Flowers for the blind

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By the looks of it, the suspense around the date of the budget speech has been  lifted and new measures will tumble out of Santa’s bag. In the press, many of us will unfortunately focus on the colour of the saree of the minister of finance’s wife and on what sweeteners will be thrown at us to fer labous doux, like a rupee or so off the tax on kiwi or shoe polish.

A budget is not about this local folklore. It is fundamentally about creating and preserving employment and lifting people out of poverty, i.e. about making the economy work for the welfare of the citizenry. When we talk about employment creation, we mean real jobs – mostly in the private sector. Most of the jobs created by this government have been in an already bloated public sector and reserved mostly for cronies. Try applying for a job and you will find out.

Job creation is about stimulating the economy and encouraging investment in the productive sectors which create employment. For that, there has to be an easing of red tape and meaningful measures to inspire confidence. Foreign direct investment has been dwindling by the day and the local private sector has been in a wait-and-see mode for so long that it has become wait, wait and wait some more. This is the situation which has to be reversed so that jobs – meaningful jobs – are created, particularly for the youth, many of whom are graduates. 

As for poverty alleviation, when we look at the abject poverty which journalists are pulling the lid off every day in some areas of the island, we should all hang our heads in shame. And one thing is for sure: It won’t be alleviated by the morbid voyeurism of visiting destitute families as if they were zoo animals and offering a sumptuous bouquet of flowers to a blind lady and her hungry child, while posing in front of cameras shooting frantically.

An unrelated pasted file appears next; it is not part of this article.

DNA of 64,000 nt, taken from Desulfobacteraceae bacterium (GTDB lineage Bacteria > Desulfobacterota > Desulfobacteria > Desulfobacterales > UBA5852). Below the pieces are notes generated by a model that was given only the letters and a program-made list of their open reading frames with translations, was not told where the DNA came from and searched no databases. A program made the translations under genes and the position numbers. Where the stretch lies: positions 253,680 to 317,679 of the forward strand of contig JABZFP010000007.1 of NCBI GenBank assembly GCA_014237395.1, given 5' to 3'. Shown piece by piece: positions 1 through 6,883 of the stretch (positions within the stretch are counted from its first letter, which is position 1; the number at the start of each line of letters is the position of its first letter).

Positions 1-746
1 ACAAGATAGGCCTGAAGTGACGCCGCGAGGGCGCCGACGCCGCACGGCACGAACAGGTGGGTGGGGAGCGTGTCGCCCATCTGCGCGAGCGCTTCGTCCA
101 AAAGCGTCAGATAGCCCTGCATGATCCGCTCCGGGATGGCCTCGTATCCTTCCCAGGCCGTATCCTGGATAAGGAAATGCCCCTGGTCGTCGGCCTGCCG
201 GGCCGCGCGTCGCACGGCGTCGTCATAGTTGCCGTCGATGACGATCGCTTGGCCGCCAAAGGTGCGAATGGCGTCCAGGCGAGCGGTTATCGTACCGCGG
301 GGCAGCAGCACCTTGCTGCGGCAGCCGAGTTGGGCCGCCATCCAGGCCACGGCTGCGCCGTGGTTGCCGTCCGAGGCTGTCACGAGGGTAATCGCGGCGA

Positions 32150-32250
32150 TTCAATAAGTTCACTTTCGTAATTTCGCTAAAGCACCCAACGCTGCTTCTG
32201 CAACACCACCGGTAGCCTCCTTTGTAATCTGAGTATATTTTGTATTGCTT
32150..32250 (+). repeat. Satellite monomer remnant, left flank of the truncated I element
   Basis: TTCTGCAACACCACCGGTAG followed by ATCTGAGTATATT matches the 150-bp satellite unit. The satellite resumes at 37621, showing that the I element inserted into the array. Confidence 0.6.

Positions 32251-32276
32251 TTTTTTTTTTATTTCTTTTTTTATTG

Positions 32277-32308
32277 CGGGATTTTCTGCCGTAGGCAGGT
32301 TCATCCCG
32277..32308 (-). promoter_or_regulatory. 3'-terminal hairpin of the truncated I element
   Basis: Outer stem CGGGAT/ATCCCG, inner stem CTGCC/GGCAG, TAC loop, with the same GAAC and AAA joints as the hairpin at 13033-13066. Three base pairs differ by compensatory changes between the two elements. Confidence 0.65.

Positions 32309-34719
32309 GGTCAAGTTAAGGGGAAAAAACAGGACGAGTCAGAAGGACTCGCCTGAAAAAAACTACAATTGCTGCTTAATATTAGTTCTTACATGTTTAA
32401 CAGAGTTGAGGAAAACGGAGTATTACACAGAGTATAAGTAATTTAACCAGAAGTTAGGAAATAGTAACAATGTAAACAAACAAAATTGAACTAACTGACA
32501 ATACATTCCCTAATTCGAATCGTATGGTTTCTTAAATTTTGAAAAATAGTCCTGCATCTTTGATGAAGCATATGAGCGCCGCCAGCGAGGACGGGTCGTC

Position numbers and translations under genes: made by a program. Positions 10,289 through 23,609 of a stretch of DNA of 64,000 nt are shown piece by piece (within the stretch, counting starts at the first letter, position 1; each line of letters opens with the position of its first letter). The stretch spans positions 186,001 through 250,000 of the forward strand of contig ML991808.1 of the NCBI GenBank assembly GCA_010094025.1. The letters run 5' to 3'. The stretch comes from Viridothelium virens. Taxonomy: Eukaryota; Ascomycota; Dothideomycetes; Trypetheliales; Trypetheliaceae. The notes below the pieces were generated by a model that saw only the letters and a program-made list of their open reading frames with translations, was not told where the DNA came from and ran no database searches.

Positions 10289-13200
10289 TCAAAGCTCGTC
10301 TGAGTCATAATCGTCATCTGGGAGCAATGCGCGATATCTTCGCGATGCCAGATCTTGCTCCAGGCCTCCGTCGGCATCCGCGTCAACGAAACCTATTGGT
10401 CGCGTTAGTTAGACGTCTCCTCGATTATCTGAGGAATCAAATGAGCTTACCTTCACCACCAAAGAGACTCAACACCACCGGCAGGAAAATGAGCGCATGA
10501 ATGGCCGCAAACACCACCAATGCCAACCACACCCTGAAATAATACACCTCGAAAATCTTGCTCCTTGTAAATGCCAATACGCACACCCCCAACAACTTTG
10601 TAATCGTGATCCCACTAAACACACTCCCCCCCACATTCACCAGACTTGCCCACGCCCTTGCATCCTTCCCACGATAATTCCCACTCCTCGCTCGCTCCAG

We can’t afford to think we are fighting poverty by exploiting it through grotesque public relations exercises and going home satisfied that one’s duty has been done. Not while our ministers are spending millions on trivial trips whose only aim is to satisfy their wide-brimmed ego. Not when our parliamentarians have had both their salaries and per diems increased to unprecedented levels. Not when a supplementary budget had to be approved to allow them to spend more money on their luxury cars and other benefits. Not when our president has spent twice the already huge budgeted estimate of expenditure and has had another equally obscene amount of money approved to spend even more, while self-righteously throwing bouquets at those who so obviously need the basic necessities. Is abject poverty now something to be celebrated and congratulated for?

To raise the capital needed to make a dent in the level of poverty and curb youth unemployment, the minister of finance has two options: either tax even more the hard-working citizens who are scrimping to pay for those who have discovered that the manna from heaven is endless or reduce the expenditure of those who are spending our money without any accountability as if there was no tomorrow. The route he takes will decide whether we are serious about fighting poverty or we, instead, want to continue exploiting it in front of photographers and cameramen.

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